At first glance Auttharos, the brand spanking new Thai spot that replaced Zabb Elee in Jackson Heights looks much like its predecessor. After all the menu’s appetizers include Esan sausage and the joint keeps much the same late night hours as the once Michelin-starred Zabb.
Things start to get interesting in Auttharos’ roster of papaya salads. There are more than a dozen permutations of som tam, from the fairly farang friendly—dried shrimp and peanuts—to the funkier and fishier —pickled crab and pickled fish. The really interesting stuff appears at the end of the list: cucumber salad with boiled egg; long bean salad with pickled fish; corn salad with salted egg, and strawberry salad with salted egg. Let’s let that last one sink in: strawberry salad with salted egg!! (more…)
“So it’s a bowl of rice and a soup with any of these?” I asked the waitress at Zabb Elee as I perused the 20-deep roster of rice soup that runs from such items as “salted eggs spicy salad” and “pickled cabbage spicy salad” to “ground pork omelet” and “deep fried pork with garlic and pepper.” I went with the latter and chose pandanus rice, not sure whether I’d be delivered a soup with spicy pork in it or not. (more…)
“Wow, you like hot oil,” more than one waiter at the Chinese joint in Levittown would say to my father when he requested a small dish of the stuff. “Hot oil make you live a long time.” Earlier this week Time published an article citing a link between eating fiery food and longevity, based on a study of about 500,000 Chinese.
Lu Qi, the author of the study writes “It appears that increasing your intake moderately, just to 1-2 or 3-5 times a week, shows very similar protective effect,” he says. “Just increase moderately. That’s maybe enough.” Based on that statement I might just live forever. With further ado, please enjoy this list of C+M’s favorite spicy foods in Queens.
1. Kuai tiao Summer, Plant Love House
I may no longer order my food Thai spicy. , but the bowl of Kuai tiao that goes by the name Summer ($12.95) at Plant Love House, remains the most incendiary Thai noodle soup I have ever slurped. “Summer. The heat is real. Dare you to try,” reads a menu insert with a picture of this blazingly hot take on tom yum. A gigantic prawn lolls in the red broth along with a hard-boiled egg, bacon, and a home-made sweet pork patty. The latter is a good counterpoint to the spicy broth which has an undertone of lime, chili, and garlic. There’s a nice smokiness from the bacon, but above all there’s the unmistakable flamethrower heat that comes from plenty of red chilies. Plant Love House, 86-08 Whitney Ave., Elmhurst, 718-565-2010
2. Sandheko wai wai, Dhaulaghiri Kitchen
Whenever I try to characterize Nepali food, I find myself saying, “It’s like Indian food but spicier and different.” Sandheko Wai Wai ($3.50), a Nepalese chaat made from crushed ramen noodles fits both descriptors. The noodles are mixed with onions, raw garlic, tomatoes, red pepper, and plenty of green chilies, among other things. Crunchy and spicy it will have you mopping your brow. Dhaulagiri Kitchen, 37-38 72nd St., Jackson Heights(more…)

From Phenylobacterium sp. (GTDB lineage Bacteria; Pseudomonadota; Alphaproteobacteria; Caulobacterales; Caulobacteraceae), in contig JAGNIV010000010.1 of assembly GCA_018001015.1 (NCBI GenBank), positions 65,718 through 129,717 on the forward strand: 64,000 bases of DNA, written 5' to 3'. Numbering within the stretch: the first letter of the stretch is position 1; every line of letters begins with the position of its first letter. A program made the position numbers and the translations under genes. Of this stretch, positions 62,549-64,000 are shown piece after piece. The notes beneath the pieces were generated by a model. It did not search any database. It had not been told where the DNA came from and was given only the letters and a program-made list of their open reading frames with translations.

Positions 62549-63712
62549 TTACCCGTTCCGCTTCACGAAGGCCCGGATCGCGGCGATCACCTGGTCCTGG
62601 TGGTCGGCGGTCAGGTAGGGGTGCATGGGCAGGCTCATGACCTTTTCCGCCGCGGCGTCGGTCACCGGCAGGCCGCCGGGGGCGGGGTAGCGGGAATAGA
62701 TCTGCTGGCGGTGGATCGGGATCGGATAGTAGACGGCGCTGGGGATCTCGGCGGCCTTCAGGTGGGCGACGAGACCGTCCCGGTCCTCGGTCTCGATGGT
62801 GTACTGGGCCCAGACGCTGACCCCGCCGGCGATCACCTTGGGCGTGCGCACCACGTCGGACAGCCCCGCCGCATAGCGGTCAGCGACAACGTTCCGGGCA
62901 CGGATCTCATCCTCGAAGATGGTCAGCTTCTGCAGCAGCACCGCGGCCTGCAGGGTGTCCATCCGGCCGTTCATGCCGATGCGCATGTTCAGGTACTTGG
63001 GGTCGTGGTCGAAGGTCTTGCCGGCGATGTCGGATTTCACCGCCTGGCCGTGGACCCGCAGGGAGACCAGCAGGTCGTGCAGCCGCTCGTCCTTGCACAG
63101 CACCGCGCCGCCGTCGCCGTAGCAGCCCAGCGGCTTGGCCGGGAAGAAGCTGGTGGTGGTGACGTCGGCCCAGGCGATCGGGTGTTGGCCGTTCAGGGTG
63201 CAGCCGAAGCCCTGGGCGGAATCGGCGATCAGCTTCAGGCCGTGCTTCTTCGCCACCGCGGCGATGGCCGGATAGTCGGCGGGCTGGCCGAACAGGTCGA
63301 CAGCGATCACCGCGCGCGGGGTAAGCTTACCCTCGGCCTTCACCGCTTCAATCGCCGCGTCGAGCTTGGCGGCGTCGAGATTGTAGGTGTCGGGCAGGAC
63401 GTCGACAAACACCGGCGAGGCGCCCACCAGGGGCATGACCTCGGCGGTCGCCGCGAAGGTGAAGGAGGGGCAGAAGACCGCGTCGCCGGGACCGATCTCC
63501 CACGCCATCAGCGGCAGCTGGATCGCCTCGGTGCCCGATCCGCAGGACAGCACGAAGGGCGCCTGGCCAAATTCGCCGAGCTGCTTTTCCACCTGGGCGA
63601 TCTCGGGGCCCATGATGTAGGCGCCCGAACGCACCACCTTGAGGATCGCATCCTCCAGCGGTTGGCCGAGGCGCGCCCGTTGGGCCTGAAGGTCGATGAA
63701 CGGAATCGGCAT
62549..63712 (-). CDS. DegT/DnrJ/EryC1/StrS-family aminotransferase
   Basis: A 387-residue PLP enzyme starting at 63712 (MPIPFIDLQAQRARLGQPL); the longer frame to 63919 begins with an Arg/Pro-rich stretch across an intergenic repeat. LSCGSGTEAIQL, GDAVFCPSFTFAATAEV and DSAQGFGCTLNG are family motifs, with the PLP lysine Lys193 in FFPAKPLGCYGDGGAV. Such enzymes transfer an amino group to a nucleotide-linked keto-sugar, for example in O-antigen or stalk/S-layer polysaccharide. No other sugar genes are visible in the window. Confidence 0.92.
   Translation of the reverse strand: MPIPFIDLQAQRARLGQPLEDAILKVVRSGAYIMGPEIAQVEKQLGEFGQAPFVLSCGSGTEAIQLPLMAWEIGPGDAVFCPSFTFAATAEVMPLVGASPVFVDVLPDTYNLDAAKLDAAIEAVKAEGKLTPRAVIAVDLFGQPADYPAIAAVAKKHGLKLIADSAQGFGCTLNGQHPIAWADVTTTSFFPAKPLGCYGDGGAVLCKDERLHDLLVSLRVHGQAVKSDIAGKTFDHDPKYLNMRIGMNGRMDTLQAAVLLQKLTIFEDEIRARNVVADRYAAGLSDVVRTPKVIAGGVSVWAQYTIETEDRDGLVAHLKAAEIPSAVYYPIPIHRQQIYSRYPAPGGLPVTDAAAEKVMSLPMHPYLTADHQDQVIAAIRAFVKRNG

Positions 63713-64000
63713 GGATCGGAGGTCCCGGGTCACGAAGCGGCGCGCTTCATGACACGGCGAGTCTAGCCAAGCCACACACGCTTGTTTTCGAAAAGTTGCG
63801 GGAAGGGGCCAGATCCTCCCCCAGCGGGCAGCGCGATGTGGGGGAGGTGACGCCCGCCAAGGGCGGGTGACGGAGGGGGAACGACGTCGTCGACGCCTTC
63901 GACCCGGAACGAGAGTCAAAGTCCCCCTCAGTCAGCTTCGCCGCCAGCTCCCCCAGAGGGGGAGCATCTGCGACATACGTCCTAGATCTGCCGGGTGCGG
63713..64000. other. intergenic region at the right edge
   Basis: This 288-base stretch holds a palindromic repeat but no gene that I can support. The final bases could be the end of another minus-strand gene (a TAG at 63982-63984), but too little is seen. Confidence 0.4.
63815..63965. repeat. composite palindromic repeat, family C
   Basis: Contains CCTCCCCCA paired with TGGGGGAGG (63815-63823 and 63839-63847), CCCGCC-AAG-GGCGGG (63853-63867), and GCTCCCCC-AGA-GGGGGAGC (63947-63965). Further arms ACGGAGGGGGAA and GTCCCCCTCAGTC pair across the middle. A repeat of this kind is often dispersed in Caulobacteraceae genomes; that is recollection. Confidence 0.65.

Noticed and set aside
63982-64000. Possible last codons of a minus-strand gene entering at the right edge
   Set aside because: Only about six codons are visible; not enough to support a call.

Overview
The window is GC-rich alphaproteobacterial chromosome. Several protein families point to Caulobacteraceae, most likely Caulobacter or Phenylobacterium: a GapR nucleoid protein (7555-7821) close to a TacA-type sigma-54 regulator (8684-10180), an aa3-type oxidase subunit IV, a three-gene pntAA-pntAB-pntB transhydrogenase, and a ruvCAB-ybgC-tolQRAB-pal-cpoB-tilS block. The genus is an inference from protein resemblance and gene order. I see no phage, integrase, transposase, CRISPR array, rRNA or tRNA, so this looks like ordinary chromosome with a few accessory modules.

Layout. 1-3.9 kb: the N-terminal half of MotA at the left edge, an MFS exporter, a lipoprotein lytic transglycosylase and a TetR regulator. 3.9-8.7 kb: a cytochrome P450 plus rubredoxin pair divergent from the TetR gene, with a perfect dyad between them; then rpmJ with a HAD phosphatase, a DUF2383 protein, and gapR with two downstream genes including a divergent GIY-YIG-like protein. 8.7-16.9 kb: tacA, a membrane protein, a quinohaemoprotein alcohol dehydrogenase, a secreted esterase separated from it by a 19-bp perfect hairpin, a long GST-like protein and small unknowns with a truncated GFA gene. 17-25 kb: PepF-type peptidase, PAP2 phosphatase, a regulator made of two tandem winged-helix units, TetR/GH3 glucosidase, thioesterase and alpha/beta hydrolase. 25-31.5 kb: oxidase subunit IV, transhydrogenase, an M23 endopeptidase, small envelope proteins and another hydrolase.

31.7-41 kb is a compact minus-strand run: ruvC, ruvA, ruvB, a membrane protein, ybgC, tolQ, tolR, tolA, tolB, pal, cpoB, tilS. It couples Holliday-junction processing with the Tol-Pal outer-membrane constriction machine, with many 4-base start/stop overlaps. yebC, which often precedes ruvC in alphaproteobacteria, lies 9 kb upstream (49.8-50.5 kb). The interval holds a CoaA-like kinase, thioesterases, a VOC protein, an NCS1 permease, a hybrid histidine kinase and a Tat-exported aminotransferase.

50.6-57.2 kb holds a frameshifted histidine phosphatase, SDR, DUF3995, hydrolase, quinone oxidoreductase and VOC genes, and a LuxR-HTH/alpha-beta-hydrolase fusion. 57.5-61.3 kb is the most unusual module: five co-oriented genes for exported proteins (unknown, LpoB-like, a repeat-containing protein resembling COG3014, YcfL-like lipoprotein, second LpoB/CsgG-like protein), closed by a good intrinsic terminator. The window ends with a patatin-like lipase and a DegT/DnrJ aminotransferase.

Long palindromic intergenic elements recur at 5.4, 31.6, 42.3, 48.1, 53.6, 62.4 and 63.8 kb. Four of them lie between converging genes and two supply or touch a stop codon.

Fermentation is gastronomic alchemy. It can turn grains into intoxicating elixirs and cabbage into kimchi. And squid guts into something so foul it should be weaponized. Japanese home-style squid guts are not my cup of sake. Thai fermented fish, pla som, on the other hand, is one of my favorite things.
It’s made by taking a fish, salting it, and packing it with rice and garlic and leaving it unrefrigerated for three days to let nature take its course. I do not intend to undertake what’s probably a very simple process in my home kitchen. So in Queens I like to eat pla som at Zabb Elee, the wonderful Northeastern Thai spot. A fried piece of tilapia pla som runs $9. It’s crunchy sour, slightly funky and absolutely wonderful with the accompanying fried shallots, galangal, and chilies.
Until I get to Thailand Zabb will likely remain my go-to spot for this dish. Lucky for me they’re open quite late and are only a short subway ride from my place. One can never tell when that late-night fried fermented fish craving’s gonna hit.
Zabb Elee, 71-28 Roosevelt Ave, Jackson Heights, 718-426-7992
Pelaccio and I enjoy a ‘Lady and The Tramp’ moment.
Last summer I had the pleasure of showing my pal Zak Pelaccio progenitor of the Fatty Crab Empire around some of the Southeast Asian and Chinese spots in what I like to call SEA Elmhurst. One of our stops was the venerable Uncle Zhou Restaurant, a Henanese hand-pulled noodle specialist. As you can see his cold “dial oil noodles ,” are worth fighting over. The thin noodles are splashed with hot oil and dressed in a vinegary, garlicky sauce.
These days Zak has left the Fatty Crew and is hard at work on a new restaurant in Hudson, N.Y. I wish he would come to Queens to hang out again some time. It was he who taught me to roll sticky rice into a ball and use it to mop up the funky fermented fish liquor from som tum at Zabb Elee.To this day whenever I do that in a Thai restaurant the waitress will sometimes ask, “Have you been to Thailand?” To which I respond, “No, just Queens.”
Many thanks to ace shutterbug Zandy Mangold for furnishing the above shot.